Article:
Page last updated at 15:58 GMT, Friday, 26 September 2008 16:58 UK

Devolution? What devolution?

By Ed Lowther
BBC Parliament

Gordon Brown and his wife, Sarah
The PM used the word Britain 24 times in his speech, but devolution just once

The prime minister has set out a vision for the country at his party conference, a policy prescription that he says could help see in a "British century".

But is Gordon Brown promising more than he can deliver without the co-operation of the devolved assemblies?

The PM's conference speech reveals a reluctance to talk explicitly about the limits to Westminster's power that devolution imposes on some of the policy areas that top his list of priorities.


"I can announce today for those in our nation battling cancer from next year you will not pay prescription charges... in April a Labour Britain will become the first country in the whole world to offer free universal check ups for everyone over 40."

  • Since health policy is devolved, the Westminster government will only be able to introduce such measures in England. To do so throughout the United Kingdom, as Mr Brown's use of the words "our nation" and "Britain" may suggest, could only be accomplished with the consent of the devolved assemblies.


"I want Britain to take its place among the leading nations in pre-school services, and so I pledge here today in Manchester starting in over 30 communities, and then over 60, we will, stage by stage, extend free nursery places for two year olds."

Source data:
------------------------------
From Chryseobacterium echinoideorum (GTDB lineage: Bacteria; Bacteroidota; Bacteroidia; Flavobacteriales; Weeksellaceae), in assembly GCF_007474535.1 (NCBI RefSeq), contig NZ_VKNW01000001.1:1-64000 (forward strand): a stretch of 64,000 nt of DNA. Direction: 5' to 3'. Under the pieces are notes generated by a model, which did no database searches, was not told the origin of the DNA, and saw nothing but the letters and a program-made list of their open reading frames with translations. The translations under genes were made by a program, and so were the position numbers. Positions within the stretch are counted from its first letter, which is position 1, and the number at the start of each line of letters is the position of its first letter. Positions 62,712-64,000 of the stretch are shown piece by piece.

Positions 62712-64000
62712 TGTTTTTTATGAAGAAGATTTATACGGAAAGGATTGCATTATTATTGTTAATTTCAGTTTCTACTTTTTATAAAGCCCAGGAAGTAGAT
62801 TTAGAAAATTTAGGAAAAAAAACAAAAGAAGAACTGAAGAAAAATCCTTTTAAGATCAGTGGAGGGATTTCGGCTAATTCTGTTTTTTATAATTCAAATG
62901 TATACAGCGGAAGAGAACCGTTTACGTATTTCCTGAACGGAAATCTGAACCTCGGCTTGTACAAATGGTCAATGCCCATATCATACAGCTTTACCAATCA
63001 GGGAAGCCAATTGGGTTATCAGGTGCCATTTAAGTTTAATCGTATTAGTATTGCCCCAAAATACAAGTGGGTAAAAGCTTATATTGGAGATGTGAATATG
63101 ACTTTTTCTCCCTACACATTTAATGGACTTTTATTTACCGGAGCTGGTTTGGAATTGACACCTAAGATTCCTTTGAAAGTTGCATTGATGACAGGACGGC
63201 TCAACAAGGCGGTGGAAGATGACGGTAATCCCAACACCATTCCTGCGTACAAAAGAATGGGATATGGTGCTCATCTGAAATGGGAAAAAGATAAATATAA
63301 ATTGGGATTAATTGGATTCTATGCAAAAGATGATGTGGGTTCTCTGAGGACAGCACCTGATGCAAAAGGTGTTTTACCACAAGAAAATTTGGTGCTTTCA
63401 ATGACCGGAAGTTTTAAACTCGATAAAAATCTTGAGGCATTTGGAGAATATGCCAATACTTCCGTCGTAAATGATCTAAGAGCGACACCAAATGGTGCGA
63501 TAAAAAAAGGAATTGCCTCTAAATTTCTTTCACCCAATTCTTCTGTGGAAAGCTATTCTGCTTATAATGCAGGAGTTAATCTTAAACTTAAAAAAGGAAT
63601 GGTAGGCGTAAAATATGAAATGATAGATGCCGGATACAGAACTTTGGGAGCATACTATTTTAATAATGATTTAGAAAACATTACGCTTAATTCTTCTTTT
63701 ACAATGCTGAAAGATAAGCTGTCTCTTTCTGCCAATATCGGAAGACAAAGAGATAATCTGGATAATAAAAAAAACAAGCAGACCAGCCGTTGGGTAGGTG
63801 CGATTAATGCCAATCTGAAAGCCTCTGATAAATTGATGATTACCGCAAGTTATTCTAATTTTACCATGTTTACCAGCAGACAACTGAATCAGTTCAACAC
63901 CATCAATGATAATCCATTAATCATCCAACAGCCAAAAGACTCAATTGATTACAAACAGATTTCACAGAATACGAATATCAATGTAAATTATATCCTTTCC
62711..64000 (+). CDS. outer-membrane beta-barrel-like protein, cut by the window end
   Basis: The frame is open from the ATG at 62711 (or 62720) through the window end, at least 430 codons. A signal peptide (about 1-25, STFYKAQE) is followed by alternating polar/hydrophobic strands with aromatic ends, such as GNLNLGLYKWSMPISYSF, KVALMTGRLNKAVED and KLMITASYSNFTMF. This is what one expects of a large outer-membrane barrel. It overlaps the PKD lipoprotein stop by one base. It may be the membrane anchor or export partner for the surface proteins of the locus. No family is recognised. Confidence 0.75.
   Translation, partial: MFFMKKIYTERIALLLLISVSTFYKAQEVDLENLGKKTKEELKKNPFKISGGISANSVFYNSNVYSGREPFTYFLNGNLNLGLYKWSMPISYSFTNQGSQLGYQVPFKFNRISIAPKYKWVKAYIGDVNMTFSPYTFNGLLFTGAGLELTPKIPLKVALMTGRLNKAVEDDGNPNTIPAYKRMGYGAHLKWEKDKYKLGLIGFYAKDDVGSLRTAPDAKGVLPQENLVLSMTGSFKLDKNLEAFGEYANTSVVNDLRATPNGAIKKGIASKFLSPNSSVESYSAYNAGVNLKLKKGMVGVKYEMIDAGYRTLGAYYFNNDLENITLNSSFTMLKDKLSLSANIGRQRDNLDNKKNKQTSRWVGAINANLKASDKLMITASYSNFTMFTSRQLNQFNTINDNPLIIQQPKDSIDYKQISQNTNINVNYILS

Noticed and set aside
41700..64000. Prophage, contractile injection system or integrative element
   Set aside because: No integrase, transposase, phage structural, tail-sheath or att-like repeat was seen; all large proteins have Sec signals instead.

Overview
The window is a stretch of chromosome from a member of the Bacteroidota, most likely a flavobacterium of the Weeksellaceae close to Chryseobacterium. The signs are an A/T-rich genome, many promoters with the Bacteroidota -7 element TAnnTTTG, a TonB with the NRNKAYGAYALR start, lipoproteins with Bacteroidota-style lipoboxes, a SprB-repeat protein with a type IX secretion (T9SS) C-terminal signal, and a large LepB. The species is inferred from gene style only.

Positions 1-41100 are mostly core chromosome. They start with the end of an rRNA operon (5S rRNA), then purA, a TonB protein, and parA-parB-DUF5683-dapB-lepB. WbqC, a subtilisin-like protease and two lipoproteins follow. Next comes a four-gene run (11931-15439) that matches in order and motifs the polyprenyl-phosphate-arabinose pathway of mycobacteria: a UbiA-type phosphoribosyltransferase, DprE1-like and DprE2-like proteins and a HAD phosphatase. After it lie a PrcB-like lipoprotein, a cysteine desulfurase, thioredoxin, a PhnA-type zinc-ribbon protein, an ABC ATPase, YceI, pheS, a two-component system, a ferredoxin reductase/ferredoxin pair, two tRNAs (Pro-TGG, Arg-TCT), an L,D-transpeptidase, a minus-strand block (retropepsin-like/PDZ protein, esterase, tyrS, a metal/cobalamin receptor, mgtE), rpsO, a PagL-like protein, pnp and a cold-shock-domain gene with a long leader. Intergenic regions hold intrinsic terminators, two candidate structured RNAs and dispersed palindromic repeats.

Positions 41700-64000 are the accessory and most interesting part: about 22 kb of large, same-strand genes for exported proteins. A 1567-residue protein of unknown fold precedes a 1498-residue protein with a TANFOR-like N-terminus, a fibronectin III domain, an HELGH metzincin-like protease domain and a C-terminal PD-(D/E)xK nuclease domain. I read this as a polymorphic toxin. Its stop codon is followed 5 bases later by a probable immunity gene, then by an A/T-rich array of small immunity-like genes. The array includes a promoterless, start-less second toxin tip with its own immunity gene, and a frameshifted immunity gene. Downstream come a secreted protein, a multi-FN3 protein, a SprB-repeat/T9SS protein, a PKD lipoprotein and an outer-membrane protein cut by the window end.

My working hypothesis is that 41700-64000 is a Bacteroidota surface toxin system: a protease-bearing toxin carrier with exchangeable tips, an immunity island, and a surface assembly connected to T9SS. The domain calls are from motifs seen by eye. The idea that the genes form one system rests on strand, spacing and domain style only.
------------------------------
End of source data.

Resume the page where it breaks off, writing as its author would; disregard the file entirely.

• Without a deal with the devolved assemblies, the communities that the PM invokes can only be in England, since education policy is also devolved.

"Every child should leave primary school able to read, write and count, any child who falls behind will not be left behind - but will now have a new guaranteed right to personal catch up tuition."

  • Similarly, the PM can only guarantee such a right for "every child" in England.


"New nuclear power, an unprecedented increase in renewables..."

  • The Westminster government is able to give the green light for new nuclear power stations and large wind farms in both England and Wales - but not in Scotland or Northern Ireland where planning decisions for such projects are taken independently.

"I want British companies and British workers to seize the opportunity and lead the world in the transformation to a low carbon economy..."

  • The PM no longer has the power to impose targets for reducing greenhouse gas emissions on businesses based in Scotland, Wales or Northern Ireland.

Social care

"Because child poverty demeans Britain, we have committed our party to tackle and to end it."

  • Child support and social security are not devolved in Scotland or Wales - but they are devolved in Northern Ireland.

Final tally

In all, the PM used the word Britain 24 times in his speech, but the words devolution, England, Scotland, Wales, Northern Ireland, and United Kingdom crop up just once each.

The reference to devolution occurs in a list of New Labour's greatest triumphs - so perhaps it is odd that Mr Brown does not make more of this achievement.

Then again, with controversy continuing over the West Lothian question and given the PM's provenance from a constituency north of the border, perhaps it is not.

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